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    Personal Life: New Directions in Sociological Thinking (Paperback) By (author) Carol Smart

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    DescriptionIn this exciting new book, Carol Smart proposes a new way of understanding families and relationships. It is born out of frustration with commentators who proclaim the supposed decline of commitment, and even the decline of the possibility of family life.


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  • Full bibliographic data for Personal Life

    Title
    Personal Life
    Subtitle
    New Directions in Sociological Thinking
    Authors and contributors
    By (author) Carol Smart
    Physical properties
    Format: Paperback
    Number of pages: 232
    Width: 136 mm
    Height: 210 mm
    Thickness: 18 mm
    Weight: 281 g
    Language
    English
    ISBN
    ISBN 13: 9780745639178
    ISBN 10: 0745639178
    Classifications

    B&T Book Type: NF
    BIC E4L: SOC
    Nielsen BookScan Product Class 3: S3.2
    B&T Modifier: Region of Publication: 03
    B&T Modifier: Academic Level: 05
    B&T General Subject: 750
    Ingram Subject Code: SO
    Libri: I-SO
    DC22: 306.85
    LC classification: HM
    Warengruppen-Systematik des deutschen Buchhandels: 25340
    BIC subject category V2: JHBA
    Abridged Dewey: 301
    B&T Merchandise Category: POD
    BISAC V2.8: SOC026000, PSY017000, SOC026010
    B&T Approval Code: A31010000
    Thema V1.0: JMH, JHBK
    Illustrations note
    1, black & white illustrations
    Publisher
    Polity Press
    Imprint name
    Polity Press
    Publication date
    24 September 2007
    Publication City/Country
    Oxford
    Author Information
    Carol Smart is Professor of Sociology at the Morgan Centre for the Study of Relationships and Personal Life, School of Social Science, University of Manchester.
    Review quote
    "This is a striking book - honest, engaging, insightful. And if, in the end, it is most directly addressed to an academic readership, it offers perceptive insights that may be rewarding even for readers who share nothing with the writer other than a common humanity." Brenda Almond, Times Higher Education Supplement "This bracing book reconfigures an entire field of study. Escaping the conceptual snares imposed by the usual category of 'The Family', Smart shows how we weave personal lives from skeins of imagination, memories, secrets and stories on looms provided by our histories and cultures. Personal Life is a creative, invigorating book that should appeal broadly to readers across disciplinary and national borders." Judith Stacey, New York University "In this beautifully crafted book, Carol Smart puts sociology back in touch with the ways in which we live and experience our everyday personal lives through a lifetime of family experiences, memories and emotions. In doing so she breathes fresh life into theoretical debates about 'the family' by making us consider the multiplicity of interconnected ways in which individuals experience themselves as family members." Allison James, University of Sheffield "For all reflecting on personal life, scholars and general readers, this is a thought-provoking and fascinating book that will take you further." Lynn Jamieson, University of Edinburgh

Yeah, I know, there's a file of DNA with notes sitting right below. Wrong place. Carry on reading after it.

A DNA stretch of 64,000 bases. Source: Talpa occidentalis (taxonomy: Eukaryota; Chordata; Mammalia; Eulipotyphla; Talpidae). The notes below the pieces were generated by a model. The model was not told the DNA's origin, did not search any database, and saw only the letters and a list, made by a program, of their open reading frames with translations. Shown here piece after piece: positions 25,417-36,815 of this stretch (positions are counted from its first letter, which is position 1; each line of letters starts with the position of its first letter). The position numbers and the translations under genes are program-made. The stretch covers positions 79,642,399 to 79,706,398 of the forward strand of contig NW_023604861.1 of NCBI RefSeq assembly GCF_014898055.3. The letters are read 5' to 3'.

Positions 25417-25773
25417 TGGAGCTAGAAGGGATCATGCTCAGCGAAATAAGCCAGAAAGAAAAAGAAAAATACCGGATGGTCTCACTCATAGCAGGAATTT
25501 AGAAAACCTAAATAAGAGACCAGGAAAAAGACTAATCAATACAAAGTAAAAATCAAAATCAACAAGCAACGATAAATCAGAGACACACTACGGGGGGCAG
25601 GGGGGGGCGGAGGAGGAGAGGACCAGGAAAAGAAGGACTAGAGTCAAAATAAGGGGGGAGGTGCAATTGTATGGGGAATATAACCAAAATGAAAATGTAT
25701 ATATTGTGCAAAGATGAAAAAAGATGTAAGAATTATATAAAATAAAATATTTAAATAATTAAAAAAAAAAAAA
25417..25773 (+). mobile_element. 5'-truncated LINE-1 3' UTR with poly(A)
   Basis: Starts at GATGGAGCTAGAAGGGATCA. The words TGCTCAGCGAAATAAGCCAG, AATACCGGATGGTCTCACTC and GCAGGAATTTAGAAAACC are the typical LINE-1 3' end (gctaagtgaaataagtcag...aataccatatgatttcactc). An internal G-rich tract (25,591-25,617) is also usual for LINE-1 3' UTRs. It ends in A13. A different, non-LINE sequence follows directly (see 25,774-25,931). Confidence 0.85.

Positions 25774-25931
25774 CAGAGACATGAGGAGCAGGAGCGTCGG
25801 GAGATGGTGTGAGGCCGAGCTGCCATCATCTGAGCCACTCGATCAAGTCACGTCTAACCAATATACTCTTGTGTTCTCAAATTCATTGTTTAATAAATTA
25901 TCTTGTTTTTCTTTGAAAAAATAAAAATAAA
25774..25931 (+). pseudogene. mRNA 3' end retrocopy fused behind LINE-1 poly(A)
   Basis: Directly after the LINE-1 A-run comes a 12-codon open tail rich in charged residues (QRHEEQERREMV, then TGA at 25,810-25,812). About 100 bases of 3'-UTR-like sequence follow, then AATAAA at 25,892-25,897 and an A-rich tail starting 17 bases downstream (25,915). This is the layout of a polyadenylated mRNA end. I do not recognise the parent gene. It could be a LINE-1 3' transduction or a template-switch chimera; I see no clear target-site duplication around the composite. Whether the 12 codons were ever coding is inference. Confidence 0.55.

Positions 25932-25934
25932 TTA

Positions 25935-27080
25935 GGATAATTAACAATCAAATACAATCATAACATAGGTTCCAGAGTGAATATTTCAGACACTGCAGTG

Back cover copy
    For more than a decade, Carol Smart has been at the forefront of debates about the sociology of the family. Yet she has become frustrated by the fixation of many commentators with the supposed decline of commitment, and even the decline of the possibility of family life. In this exciting new book, she puts forward a new way of understanding families and relationships. Breaking with conventional wisdom, her book offers a fresh conceptual approach to understanding personal life, which realigns empirical research with theoretical analysis. She gives emphasis to ideas of connectedness, relationality and embeddedness, rejecting many of the assumptions found in theories of individualisation and de-traditionalisation by authors such as Beck and Beck Gernsheim, Bauman and Giddens. Instead, her approach prioritises the bonds between people, the importance of memory and cultural heritage, the significance of emotions (both positive and negative), how family secrets work and change over time, and the underestimated importance of things such as shared possessions or homes in the maintenance and memory of relationships. This ground-breaking text will be essential reading for anyone who cares about the future of families and personal relationships, and who wants to understand this most intimate area of social life.
    Table of contents
    Acknowledgements. Introduction. 1. A sociology of personal life. 2. The cultural turn in the sociology of family life and living. 3. Emotions, love and the problem of commitment. 4. Connections and cultures of tradition. 5. Secrets and lies. 6. Families we live with. 7. Possessions, things and relationality. 8. Conclusion. References. Index